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Medical malpractice

June 23, 2010
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Trial Report

Jason Cole Sr., as Personal Representative of the Estates of Patricia Harris Cole and Baby Jason Cole Jr. v. Joseph M. Smith, M.D.

Wayne Circuit Court No. 89C01–0103-CT001

Injuries: Wrongful death of 34-week-old fetus

Date:
March 26, 2010

Judge or Jury Trial:
Jury trial

Judge: Hon. David Kolger

Disposition: $1.1 million

Plaintiff Attorneys:
Jason R. Reese and Stephen M. Wagner, Wagner Reese & Crossen

Defendant Attorneys:
Kirk Bagrowski and Louis Voelker, Eichhorn & Eichhorn

Insurance: Pro Assurance

Case Information: A Wayne County jury returned a verdict of $1.1 million in favor of the plaintiff and against a Richmond OB/GYN in this medical malpractice action. It was a 5-day jury trial before Judge David Kolger. The plaintiff, Jason Cole Sr., claimed that the defendant failed to comply with the applicable standard of medical care and that his negligence was a factor in causing the death of baby Jason Cole Jr. (then 34-weeks gestation).

The issues facing the jury were: (1) whether the defendant was negligent in ordering a “stress test” a/k/a OCT test in lieu of a non-stress test a/k/a a biophysical profile; (2) whether any act or omission by the defendant caused the death of the infant; and (3) whether baby Jason was born alive or stillborn.

The defendant argued that the OCT test met the standard of care, the alleged acts of the defendant did not cause the death of the infant, and the infant was stillborn, thus limiting any damages to emotional distress of the mother only.

The defense made no settlement offers.

Just before trial plaintiff offered to settle all claims for $100,000.

The case involved the death of a 34-week-old baby when the mom presented to Reid Hospital on Jan. 27, 2001, complaining of lower abdominal pain, lower back pain, and decreased fetal movement.

The experts agreed that pathology showed mom had a severe placental abruption which began before her presentation to the hospital. All of the experts and the three treating doctors agreed that the baby was alive, but in danger, when mom presented to the hospital.

The defendant did not review the entire chart which indicated “possible fetal compromise,” but instead testified that he obtained his information directly from the nurse, the mom, and other treating doctor. Despite the non-reassuring fetal heart rate tracings, he ordered the stress test instead of a non-stress test.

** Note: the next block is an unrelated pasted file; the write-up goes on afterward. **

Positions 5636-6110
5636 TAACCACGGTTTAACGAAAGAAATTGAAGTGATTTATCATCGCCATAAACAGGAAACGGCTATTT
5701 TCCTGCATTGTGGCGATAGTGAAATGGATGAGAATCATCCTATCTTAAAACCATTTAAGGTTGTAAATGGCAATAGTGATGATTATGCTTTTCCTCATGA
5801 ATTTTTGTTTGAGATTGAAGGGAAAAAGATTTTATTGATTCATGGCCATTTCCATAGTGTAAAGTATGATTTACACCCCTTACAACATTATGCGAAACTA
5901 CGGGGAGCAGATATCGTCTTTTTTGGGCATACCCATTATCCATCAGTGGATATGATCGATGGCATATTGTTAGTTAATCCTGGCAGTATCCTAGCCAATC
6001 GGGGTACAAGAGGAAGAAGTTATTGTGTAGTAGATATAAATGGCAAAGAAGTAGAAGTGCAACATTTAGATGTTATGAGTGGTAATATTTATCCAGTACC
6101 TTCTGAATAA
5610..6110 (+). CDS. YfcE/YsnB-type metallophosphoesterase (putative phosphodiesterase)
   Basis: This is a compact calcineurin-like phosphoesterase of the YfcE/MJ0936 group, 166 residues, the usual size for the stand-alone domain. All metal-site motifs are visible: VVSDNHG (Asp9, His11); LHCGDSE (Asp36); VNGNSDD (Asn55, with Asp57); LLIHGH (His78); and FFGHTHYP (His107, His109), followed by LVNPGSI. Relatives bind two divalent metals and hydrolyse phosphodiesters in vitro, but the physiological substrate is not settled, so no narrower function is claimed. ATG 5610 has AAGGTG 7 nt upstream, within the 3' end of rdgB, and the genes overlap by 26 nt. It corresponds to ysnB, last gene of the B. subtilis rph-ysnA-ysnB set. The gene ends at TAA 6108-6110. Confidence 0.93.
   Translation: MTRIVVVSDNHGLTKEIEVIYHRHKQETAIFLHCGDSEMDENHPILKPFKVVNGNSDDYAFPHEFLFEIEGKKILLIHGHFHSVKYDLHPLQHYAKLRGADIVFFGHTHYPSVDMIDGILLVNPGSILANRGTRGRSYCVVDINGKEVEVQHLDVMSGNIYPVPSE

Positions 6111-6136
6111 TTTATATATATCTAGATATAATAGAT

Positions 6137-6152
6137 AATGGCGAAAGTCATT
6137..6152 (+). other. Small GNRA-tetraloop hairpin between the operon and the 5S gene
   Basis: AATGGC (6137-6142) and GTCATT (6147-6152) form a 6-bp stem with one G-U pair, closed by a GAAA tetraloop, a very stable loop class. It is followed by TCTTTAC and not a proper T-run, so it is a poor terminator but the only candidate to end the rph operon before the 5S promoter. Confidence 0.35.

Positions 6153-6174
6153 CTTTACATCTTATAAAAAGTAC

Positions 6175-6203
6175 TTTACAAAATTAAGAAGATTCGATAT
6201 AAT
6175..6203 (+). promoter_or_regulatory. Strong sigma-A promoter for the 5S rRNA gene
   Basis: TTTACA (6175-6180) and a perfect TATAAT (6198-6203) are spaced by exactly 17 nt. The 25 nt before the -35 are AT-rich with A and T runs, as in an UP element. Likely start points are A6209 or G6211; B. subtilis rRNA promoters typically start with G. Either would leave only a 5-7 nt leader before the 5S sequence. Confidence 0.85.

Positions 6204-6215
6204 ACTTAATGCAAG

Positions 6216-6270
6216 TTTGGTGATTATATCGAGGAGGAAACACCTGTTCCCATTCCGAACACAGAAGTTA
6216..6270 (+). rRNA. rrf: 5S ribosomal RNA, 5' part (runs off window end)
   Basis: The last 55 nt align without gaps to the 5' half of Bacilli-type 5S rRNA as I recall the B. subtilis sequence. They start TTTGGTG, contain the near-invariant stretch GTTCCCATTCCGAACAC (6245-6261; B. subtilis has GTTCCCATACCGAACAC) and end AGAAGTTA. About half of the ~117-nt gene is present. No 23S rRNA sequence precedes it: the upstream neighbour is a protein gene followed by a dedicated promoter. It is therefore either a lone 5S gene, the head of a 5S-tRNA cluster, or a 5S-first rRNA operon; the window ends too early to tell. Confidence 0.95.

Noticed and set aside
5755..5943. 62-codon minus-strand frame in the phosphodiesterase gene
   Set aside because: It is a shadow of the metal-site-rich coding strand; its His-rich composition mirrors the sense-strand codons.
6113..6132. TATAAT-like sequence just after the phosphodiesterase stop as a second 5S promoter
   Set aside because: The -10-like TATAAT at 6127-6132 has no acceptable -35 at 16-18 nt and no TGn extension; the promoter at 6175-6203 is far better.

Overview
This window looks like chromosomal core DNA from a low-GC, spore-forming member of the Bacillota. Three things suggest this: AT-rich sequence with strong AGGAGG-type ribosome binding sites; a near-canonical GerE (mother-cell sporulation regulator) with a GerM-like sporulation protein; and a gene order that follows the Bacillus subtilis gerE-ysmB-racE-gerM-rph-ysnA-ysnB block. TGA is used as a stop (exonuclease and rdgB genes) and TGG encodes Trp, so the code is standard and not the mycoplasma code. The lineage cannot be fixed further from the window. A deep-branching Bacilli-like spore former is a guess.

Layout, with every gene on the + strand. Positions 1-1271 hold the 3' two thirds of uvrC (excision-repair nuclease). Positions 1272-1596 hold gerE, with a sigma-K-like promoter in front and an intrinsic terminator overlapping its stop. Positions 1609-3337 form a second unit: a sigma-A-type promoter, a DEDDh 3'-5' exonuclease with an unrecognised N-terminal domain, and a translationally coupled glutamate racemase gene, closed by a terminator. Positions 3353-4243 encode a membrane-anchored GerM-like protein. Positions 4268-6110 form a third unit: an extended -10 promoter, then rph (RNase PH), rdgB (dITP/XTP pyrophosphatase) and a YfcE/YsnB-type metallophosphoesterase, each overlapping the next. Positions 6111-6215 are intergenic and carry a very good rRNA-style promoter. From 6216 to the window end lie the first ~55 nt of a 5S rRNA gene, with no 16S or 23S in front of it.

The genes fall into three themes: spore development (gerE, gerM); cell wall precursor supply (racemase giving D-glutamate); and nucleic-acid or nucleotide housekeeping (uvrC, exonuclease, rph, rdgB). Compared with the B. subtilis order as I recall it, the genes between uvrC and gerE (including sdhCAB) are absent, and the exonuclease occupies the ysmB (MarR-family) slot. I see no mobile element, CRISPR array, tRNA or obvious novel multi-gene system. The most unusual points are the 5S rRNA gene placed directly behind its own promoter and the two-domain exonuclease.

The defense expert, Dr. David Kiley, testified that there was no deviation in the standard of care by the defendant and that, even if there were, there was nothing that could have been done to change the outcome – the baby would have died anyway as a result of the severe placenta abruption that had existed long before mom presented to the hospital.

The jury deliberated for 2 hours, 15 minutes before rendering a verdict.

Even more tragic was the fact the baby’s mother was never able to see justice through the legal system. On July 14, 2006, approximately 5 1/2 years after her baby died, Patricia Harris Cole died in an unrelated car accident in Richmond. This made presentation of damages very difficult. “Trish” is survived by her husband, Jason Cole Sr., and her three other children.•

– Jason R. Reese
 

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  1. The sad thing is that no fish were thrown overboard The "greenhorn" who had never fished before those 5 days was interrogated for over 4 hours by 5 officers until his statement was illicited, "I don't want to go to prison....." The truth is that these fish were measured frozen off shore and thawed on shore. The FWC (state) officer did not know fish shrink, so the only reason that these fish could be bigger was a swap. There is no difference between a 19 1/2 fish or 19 3/4 fish, short fish is short fish, the ticket was written. In addition the FWC officer testified at trial, he does not measure fish in accordance with federal law. There was a document prepared by the FWC expert that said yes, fish shrink and if these had been measured correctly they averaged over 20 inches (offshore frozen). This was a smoke and mirror prosecution.

  2. I love this, Dave! Many congrats to you! We've come a long way from studying for the bar together! :)

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  5. I am saddened to hear about the loss of Zeff Weiss. He was an outstanding member of the Indianapolis legal community. My thoughts are with his family.

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